Business

Credit Agricole Said to Lead Bidding for SocGen’s Hanseatic Bank

A logo on the exterior of the Credit Agricole SA bank headquarters in Montrouge, France, on Wednesday, Aug. 2, 2023. Credit Agricole reports earnings on August 4. Photographer: Nathan Laine/Bloomberg (Nathan Laine/Bloomberg)

(Bloomberg) -- Credit Agricole SA is in advanced talks on a potential acquisition of Societe Generale SA’s German consumer-finance business Hanseatic Bank, according to people familiar with the matter. 

Paris-listed Credit Agricole has emerged as the most likely buyer after some other suitors fell away, the people said. Hanseatic Bank could be valued at more than €600 million ($650 million) in a deal, said the people, who asked not to be identified as the information is private. 

Credit Agricole is currently negotiating terms of a potential deal and there’s no certainty it will reach an agreement, the people said. Societe Generale could decide to keep the business if it can’t fetch a high enough price, according to the people.

Representatives for Credit Agricole and Societe Generale declined to comment.

SocGen has been exploring a sale of Hamburg-based Hanseatic Bank, which it owns in conjunction with German retailer Otto Group, Bloomberg News reported in November. A successful divestment would be a boon for SocGen Chief Executive Officer Slawomir Krupa, who has been looking to boost the French lender’s profitability and capital buffers through a disposal program.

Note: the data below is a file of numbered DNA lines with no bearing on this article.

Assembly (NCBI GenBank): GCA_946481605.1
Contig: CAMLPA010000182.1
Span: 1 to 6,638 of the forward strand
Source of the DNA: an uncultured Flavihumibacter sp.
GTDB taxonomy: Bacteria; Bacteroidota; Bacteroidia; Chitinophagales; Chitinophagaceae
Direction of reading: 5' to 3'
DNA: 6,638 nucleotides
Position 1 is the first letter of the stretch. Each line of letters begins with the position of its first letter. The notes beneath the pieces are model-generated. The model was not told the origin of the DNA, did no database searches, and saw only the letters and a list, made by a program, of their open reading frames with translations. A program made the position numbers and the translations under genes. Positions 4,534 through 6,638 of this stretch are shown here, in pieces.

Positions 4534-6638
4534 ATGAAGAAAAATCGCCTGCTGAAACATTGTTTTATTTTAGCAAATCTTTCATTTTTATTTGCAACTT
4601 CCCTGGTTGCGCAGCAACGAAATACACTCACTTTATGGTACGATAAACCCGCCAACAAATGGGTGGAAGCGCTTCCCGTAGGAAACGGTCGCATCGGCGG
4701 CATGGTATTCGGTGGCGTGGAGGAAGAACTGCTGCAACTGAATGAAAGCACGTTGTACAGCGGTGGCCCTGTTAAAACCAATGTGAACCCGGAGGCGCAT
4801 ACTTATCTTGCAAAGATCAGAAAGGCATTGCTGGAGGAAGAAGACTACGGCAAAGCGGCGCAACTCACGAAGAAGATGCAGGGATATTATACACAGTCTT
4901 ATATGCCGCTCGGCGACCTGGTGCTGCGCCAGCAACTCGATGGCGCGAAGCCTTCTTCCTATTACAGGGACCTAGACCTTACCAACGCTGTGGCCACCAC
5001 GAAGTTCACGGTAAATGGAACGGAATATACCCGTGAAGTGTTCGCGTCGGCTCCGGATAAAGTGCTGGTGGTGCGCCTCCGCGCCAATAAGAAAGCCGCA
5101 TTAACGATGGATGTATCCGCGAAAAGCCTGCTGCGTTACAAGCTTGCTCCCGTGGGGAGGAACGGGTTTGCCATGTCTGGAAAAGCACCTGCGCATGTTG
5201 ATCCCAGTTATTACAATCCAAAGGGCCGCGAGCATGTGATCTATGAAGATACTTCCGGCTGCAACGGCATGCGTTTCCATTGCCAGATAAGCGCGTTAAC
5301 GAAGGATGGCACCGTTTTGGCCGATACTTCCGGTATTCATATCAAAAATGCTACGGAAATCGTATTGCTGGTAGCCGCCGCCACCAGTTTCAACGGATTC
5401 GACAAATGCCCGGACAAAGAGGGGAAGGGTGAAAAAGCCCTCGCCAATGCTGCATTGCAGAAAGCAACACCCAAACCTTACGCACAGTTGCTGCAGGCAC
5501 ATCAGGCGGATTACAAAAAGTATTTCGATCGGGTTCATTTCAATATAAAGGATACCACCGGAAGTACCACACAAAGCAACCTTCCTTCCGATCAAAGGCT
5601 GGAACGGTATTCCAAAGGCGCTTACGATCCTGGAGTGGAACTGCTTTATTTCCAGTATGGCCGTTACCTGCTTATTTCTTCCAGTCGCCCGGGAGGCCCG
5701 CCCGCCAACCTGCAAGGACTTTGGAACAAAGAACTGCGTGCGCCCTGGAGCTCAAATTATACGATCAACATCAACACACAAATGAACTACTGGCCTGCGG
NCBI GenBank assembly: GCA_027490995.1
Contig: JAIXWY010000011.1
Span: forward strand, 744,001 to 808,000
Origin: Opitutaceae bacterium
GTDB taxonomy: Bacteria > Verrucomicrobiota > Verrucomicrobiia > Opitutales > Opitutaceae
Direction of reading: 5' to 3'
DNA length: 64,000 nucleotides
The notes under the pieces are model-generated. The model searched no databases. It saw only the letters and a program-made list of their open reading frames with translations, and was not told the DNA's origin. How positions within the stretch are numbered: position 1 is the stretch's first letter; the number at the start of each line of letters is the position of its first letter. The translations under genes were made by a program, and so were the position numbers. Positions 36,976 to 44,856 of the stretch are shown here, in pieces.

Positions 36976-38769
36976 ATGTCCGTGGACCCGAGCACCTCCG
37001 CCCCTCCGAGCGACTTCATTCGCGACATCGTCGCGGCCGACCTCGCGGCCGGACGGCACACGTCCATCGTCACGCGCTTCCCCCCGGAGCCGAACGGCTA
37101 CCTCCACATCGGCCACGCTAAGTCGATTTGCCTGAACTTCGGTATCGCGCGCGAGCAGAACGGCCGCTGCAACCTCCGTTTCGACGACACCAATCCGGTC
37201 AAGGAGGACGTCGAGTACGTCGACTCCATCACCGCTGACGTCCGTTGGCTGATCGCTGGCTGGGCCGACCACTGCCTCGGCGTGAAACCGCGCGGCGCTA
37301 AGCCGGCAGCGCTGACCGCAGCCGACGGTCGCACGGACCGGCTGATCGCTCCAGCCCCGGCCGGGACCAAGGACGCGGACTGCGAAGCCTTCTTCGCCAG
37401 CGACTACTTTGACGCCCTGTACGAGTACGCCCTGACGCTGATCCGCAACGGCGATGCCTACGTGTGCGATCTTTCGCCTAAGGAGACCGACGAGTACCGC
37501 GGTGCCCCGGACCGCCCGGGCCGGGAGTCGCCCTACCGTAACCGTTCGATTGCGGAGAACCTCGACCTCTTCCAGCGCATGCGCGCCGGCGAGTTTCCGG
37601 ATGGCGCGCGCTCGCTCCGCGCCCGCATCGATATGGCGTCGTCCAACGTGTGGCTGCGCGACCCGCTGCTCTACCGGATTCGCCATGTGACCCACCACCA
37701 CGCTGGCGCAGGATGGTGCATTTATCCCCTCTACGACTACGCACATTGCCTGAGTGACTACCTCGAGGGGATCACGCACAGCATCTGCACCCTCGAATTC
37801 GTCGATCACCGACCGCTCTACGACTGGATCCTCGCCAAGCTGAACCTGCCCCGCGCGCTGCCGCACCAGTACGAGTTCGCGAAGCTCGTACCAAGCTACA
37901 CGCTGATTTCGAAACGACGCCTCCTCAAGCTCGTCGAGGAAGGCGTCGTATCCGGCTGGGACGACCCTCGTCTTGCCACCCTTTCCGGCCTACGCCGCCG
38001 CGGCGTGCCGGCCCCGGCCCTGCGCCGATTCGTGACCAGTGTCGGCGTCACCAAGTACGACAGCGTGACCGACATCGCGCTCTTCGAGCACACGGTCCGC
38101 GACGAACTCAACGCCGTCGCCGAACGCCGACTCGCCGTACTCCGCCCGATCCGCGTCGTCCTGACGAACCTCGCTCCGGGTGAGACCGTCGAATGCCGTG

Krupa, who took over the top job in May 2023, has had a rocky first year after unveiling a strategic plan that prioritized cost-cutting over growth. Shares of SocGen have been little changed in the past year, underperforming the 11% gain in BNP Paribas SA over the period and well behind Deutsche Bank AG and UniCredit SpA.

SocGen agreed in April to sell its equipment-finance unit to rival Groupe BPCE for €1.1 billion and said it will divest the bulk of its Moroccan business to Saham Group in a €745 million deal. It has been in talks with State Street Corp. to potentially offload its custody business, Bloomberg News reported the same month.

Hanseatic Bank was created by the late German entrepreneur Werner Otto as a way to allow customers of his retail empire to finance their purchases. In 2005, SocGen bought a 75% stake from Otto Group, which is also looking to exit the business.

The German lender offers consumer credit, deposit and savings as well as insurance and factoring. It had more than 550 employees and €431 million in total equity as of the end of last year. The unit has been profitable with a return on equity of 15%, a person with knowledge of the matter said earlier.

Credit Agricole has been one of Europe’s most acquisitive banks in recent years. Last year, it agreed to buy a majority stake in Belgian asset and wealth manager Degroof Petercam.

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